Moscow Art Theater: "Uncle Vanya"

Playbill of the play "Uncle Vanya". 1899 Moscow Glavarchiv

This modest poster invited Muscovites to the play "Uncle Vanya" based on the play of the same name by Anton Chekhov. It announces the 27th show in February 1900. It is interesting that the person depicted on the poster looks like the playwright himself, not the leading actor, actor Alexander Vishnevsky. Behind him, the painter drew a village manor house — location of "Uncle Vanya" play. In the upper right corner is something that looks like an excerpt from a ledger: you can read the words "transfer", "creamy", "sour cream 20 pounds." Uncle Vanya and his unfortunate niece Sonya from the sad scene in the finale of the play work over the accounting books. Then the famous phrase sounds: "We shall rest, Uncle Vanya."

Chekhov wrote the drama about the intellectual Ivan Voinitsky, whose all life passed in the shadow of a famous relative, Professor Serebryakov, and who was in love with the professor young wife, in 1889 (the play was finally completed in 1896). During the 1890s, Uncle Vanya was staged in several Russian theaters. And in 1899, Vladimir Nemirovich-Danchenko and Konstantin Stanislavsky presented their version to the public.

The premiere of the performance at the Moscow Art Theater took place on October 26. The performance, in which the then stars of the troupe were involved — Olga Knipper, Alexander Vishnevsky, Vasily Luzhsky, Maria Lilina, as well as Stanislavsky himself as Astrov, was very popular. It was renewed on the stage of the theater in 1911, 1918 and 1926. However, at first, the creators were sure of his failure. Konstantin Stanislavsky in his book "My Life in Art" (1924) recalled:

“It’s hard to believe now that after the premiere of Uncle Vanya, we gathered in a close company in a restaurant and shed tears there, since the performance, in the opinion of everyone, was a failure. However, history showed that the performance was recognized, lasted more than twenty years in the repertoire and became known in Russia, Europe and America."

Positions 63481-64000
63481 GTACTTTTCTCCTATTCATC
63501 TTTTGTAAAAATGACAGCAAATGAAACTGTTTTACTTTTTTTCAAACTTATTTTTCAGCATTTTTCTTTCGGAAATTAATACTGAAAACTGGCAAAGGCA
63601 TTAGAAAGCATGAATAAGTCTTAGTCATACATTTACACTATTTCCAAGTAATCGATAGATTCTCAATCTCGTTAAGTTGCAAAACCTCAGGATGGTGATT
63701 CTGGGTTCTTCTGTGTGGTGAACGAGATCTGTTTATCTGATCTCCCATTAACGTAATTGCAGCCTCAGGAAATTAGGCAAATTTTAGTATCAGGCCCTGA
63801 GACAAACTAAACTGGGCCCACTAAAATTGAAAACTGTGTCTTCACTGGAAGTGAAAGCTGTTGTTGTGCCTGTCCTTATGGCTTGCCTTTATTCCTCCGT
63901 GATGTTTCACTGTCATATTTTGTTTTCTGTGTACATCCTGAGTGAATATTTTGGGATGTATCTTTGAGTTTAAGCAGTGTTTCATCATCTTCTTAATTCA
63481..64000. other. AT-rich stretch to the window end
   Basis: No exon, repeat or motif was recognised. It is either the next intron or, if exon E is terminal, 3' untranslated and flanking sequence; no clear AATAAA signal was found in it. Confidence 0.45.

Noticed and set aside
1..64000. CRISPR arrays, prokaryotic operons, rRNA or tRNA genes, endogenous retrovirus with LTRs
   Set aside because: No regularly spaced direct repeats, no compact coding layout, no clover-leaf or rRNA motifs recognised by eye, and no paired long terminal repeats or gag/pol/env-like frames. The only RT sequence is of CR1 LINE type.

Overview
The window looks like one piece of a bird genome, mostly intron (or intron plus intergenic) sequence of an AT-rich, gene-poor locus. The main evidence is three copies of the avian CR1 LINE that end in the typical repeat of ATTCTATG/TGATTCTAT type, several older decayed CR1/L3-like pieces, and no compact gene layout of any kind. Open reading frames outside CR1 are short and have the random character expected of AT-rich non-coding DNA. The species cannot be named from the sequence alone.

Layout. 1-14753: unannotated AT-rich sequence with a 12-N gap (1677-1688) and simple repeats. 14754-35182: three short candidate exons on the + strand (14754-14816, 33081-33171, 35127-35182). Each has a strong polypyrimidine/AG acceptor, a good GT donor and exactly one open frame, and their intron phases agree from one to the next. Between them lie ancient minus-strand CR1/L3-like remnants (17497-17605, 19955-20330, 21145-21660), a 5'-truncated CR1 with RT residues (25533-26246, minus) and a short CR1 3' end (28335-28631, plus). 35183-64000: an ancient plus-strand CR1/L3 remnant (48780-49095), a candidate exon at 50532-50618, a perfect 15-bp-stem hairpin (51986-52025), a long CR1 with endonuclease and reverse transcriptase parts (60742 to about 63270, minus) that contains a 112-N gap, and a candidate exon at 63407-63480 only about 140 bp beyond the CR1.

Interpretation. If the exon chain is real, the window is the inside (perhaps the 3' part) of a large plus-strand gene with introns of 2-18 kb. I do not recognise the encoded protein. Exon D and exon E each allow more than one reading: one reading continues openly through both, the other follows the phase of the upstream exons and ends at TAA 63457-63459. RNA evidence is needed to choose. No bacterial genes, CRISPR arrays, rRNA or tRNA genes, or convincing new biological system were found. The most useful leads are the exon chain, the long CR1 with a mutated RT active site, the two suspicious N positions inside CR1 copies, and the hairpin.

Glukhov stadium: closing of the football season

The poster of the football match between the Glukhov and the 1st Bogorodsk teams. 19 September 1910. Moscow Glavarchiv

The poster of the football match between the Glukhov and the 1st Bogorodsk teams. 19 September 1910. Moscow Glavarchiv (Moscow Main Archive Department)

Behind this modest poster is an interesting story related with the first football teams in Glukhov, near Moscow. At the end of the 19th century, specialists from England worked at the Bogorodsk-Glukhov manufactory, who tried to popularize football. Young people liked the game, but at first some others opposed it. The manufacturer Arseny Morozov personally prohibited the football.

However, everything changed in 1910, when the Moscow Governor-General gave permission for the official creation of the Glukhov football team. The fact was that the son of Evgeny Sveshnikov, the manager of the manufactory factories, became interested in football. Factory workers became football players. Gradually, the matches turned into a part of festivities, and the football players got a permanent game place — the Glukhov stadium. The poster, preserved in the Glavarkhiv, invites everyone to the last game of 1910 — the entrance to the matches was free.